With all the hoopla of the draft out of the way, it is time to freely associate how we think the players will translate to their new landing spot. Our own Parker Hurley already counted down the top-10 candidates for Offensive Rookie of the Year, so now we turn to the defense.

10. DT Maurice Hurst, Oakland Raiders

You always have to watch out for the first round talents who slip into day three. For Hurst, it was not so much a question of his play as it was his health. Reports are that the heart condition that surfaced at the combine knocked Hurst off of many team’s boards, despite being viewed as one of the premier defensive players in the draft. As a result, Hurst fell to the Raiders in round five.

That being said, if Hurst plays, he has what it takes to make an immediate impact. His quick, low burst off the line creates immediate penetration and causes offensive lines to scramble.

After making his blocker look foolish, Hurst possesses closing speed once he gets said penetration. Though he may be undersized, Hurst’s quickness and play-making abilities could allow him to put up some abnormal sack and tackle for loss numbers in his first season. That is, assuming he plays.

9. DB Minkah Fitzpatrick, Miami Dolphins

We have a fun game to play: It’s called “Find Minkah Fitzpatrick.”

Here he is playing the slot.

Here he is lined up in a mug technique.

And here he is coming the edge.

And now as an in the box safety.

The point is that Fitzpatrick has the versatility to be on the field all the time in a wide variety of packages. He has the length and aggressiveness to drop deep into center field, the size to play in the box often and the coverage skills to play the slot or outside. Now, some may view his lack of defined position as a negative to his Rookie of the Year case. But his movability and intelligence means he will see the ball early and often. That means lots of opportunities for tackles and play-making.

8. LB Tremaine Edmunds, Buffalo Bills

Linebackers do not come more physically imposing than Edmunds. His size alone would have made him a compelling candidate, but he also has incredible closing speed for a 6-foot-5, 250-plus pound man.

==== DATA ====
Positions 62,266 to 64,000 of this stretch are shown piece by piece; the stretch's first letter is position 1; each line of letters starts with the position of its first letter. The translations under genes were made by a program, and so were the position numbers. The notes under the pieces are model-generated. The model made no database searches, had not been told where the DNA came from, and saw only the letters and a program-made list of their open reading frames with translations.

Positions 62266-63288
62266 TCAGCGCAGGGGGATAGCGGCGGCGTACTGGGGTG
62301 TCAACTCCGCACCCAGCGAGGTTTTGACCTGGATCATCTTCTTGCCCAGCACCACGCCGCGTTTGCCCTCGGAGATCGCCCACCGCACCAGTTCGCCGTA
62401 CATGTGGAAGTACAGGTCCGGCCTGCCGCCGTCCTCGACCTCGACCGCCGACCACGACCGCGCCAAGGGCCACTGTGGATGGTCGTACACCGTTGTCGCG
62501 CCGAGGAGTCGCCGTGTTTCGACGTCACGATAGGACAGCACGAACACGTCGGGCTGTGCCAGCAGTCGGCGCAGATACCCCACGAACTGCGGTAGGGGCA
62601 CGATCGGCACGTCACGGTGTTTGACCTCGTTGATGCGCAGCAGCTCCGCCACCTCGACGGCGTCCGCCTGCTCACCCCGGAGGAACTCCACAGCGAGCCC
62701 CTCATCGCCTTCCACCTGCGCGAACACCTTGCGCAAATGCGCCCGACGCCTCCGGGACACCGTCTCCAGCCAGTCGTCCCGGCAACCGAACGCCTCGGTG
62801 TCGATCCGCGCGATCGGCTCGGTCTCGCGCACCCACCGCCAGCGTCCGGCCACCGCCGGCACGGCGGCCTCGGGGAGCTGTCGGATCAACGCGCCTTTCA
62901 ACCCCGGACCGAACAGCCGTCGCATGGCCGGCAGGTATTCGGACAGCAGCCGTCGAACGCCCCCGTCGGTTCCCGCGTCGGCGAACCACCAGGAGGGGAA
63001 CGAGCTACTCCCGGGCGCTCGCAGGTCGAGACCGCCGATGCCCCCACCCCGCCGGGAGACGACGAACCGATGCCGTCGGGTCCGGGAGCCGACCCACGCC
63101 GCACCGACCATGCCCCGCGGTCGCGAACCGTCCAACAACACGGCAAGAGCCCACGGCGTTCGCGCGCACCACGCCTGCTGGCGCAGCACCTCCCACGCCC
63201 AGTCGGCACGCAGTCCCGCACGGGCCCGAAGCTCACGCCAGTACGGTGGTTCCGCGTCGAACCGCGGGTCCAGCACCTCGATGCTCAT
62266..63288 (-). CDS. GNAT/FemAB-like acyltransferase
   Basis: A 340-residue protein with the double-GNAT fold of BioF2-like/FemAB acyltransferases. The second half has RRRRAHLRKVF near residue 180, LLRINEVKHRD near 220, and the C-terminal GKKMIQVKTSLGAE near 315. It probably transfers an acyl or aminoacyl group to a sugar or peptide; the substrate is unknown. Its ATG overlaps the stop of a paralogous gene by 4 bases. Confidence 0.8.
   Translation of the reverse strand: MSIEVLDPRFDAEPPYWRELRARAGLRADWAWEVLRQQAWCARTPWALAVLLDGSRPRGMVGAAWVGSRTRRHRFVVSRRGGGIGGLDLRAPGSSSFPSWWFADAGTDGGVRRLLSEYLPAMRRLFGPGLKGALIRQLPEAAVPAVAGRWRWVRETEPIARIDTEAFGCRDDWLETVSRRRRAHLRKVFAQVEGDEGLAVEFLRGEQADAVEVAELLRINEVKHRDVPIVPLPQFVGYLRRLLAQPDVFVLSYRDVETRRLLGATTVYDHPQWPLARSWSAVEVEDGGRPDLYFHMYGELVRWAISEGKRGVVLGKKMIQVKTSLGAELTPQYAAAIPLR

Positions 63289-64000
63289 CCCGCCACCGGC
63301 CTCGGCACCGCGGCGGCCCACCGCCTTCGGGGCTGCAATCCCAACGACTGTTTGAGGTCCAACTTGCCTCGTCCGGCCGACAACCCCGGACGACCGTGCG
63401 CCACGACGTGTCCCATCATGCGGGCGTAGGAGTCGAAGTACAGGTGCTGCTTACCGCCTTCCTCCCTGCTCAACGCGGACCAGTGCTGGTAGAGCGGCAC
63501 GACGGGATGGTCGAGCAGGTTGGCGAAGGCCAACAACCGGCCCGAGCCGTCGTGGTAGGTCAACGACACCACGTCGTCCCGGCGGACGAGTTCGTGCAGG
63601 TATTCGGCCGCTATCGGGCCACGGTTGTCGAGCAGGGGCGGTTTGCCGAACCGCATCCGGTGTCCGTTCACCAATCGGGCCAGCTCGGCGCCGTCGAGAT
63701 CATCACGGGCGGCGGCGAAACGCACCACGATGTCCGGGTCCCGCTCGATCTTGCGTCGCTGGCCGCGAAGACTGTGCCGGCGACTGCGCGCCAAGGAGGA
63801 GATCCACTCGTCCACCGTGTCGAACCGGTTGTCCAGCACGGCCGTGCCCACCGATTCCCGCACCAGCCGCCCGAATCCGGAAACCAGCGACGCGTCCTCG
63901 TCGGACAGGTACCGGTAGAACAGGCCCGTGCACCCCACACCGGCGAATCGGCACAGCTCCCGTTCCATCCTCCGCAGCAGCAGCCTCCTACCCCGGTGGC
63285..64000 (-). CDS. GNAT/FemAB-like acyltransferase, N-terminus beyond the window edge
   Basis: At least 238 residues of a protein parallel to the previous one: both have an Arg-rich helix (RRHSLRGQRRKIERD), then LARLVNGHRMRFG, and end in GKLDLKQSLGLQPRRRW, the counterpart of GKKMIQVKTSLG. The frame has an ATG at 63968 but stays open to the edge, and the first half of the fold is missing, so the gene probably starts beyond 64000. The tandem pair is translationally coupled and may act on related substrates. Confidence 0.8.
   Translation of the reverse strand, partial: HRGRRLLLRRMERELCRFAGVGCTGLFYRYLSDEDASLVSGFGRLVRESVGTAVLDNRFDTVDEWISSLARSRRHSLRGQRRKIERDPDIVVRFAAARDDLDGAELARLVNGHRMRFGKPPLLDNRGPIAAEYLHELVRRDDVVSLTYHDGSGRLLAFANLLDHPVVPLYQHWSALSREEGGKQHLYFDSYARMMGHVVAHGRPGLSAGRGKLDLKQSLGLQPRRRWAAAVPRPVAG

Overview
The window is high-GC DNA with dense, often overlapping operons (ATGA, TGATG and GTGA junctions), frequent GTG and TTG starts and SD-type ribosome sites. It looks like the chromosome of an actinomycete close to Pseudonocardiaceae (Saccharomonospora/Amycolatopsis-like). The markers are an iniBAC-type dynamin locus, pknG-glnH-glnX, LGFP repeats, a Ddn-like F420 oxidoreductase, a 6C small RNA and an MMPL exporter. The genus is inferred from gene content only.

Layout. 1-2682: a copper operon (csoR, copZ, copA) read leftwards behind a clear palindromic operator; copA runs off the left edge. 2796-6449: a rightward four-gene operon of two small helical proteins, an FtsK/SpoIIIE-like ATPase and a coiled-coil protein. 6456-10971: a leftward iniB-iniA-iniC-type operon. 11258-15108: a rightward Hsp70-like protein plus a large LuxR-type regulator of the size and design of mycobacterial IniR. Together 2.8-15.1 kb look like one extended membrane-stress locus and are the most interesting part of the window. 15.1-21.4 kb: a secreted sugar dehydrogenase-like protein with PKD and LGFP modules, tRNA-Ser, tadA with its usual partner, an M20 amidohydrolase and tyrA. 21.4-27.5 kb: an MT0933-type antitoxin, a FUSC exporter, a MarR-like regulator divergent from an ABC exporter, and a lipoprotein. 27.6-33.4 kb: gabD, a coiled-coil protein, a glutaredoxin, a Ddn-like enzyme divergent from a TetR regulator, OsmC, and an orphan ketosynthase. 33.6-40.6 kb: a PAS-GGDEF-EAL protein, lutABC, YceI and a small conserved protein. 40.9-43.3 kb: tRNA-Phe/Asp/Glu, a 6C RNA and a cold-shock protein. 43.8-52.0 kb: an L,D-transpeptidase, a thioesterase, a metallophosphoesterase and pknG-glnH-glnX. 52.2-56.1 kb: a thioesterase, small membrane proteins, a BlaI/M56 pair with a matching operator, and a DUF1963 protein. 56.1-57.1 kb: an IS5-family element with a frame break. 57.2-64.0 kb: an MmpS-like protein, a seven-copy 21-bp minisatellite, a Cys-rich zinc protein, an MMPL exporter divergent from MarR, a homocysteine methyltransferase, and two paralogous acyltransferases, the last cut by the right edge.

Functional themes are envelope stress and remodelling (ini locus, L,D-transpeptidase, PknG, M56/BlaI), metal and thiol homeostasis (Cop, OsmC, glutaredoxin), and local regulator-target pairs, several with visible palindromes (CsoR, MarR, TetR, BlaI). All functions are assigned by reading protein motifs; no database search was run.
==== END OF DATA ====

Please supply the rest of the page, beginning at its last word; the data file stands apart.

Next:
Watch here as he closes from the back side to save big yardage.

And again here as he flies in to disrupt a jet sweep.

The downside of Edmunds’ candidacy is he will be only 20 when he takes his first NFL snap and he has instincts to match. He will a little too often get caught up in the muck and swayed by misdirection. However, a solid Buffalo front, including the addition of Star Lotulelei, should help open things up for Edmunds and give him some more chances to show off his closing speed.

Plus, with his rangy coverage skills, he provides a top notch threat for game-changing plays both as a zone cover and in man-to-man. He should be able to immediately shadow most running backs in the league and match up well with tight ends. Think an Anthony Barr type; a big, strong athlete who can move inside and out, rush the passer between the tackles and fly all over the field.

6t. CB Josh Jackson, Green Bay Packers

This is cheating a bit, but both corners have an equal opportunity to plant their coverage flag in the NFL in their rookie season. Many expected the Packers to go secondary with their first round pick, and both Jackson and Jaire Alexander were atop the list of prospects to land there. As it turns out, they were able to get both, selecting Alexander in the first and taking advantage of Jackson dropping well into the second.

With Jackson, the Packers found a long, athletic corner who above all, makes plays on the ball. He is not the typical press corner, allowing too much space off the snap. That will be an interesting fit into Mike Pettine’s defense, as he typically prefers a more physical style out of his corners. Luckily for Jackson, he has shown he can play the slot fairly well, despite his lanky frame.

Here you can see why Jackson is special. Out of the slot, he keeps his eyes on the quarterback, but is still able to run with his man. As such, he easily jumps the route to secure the pick.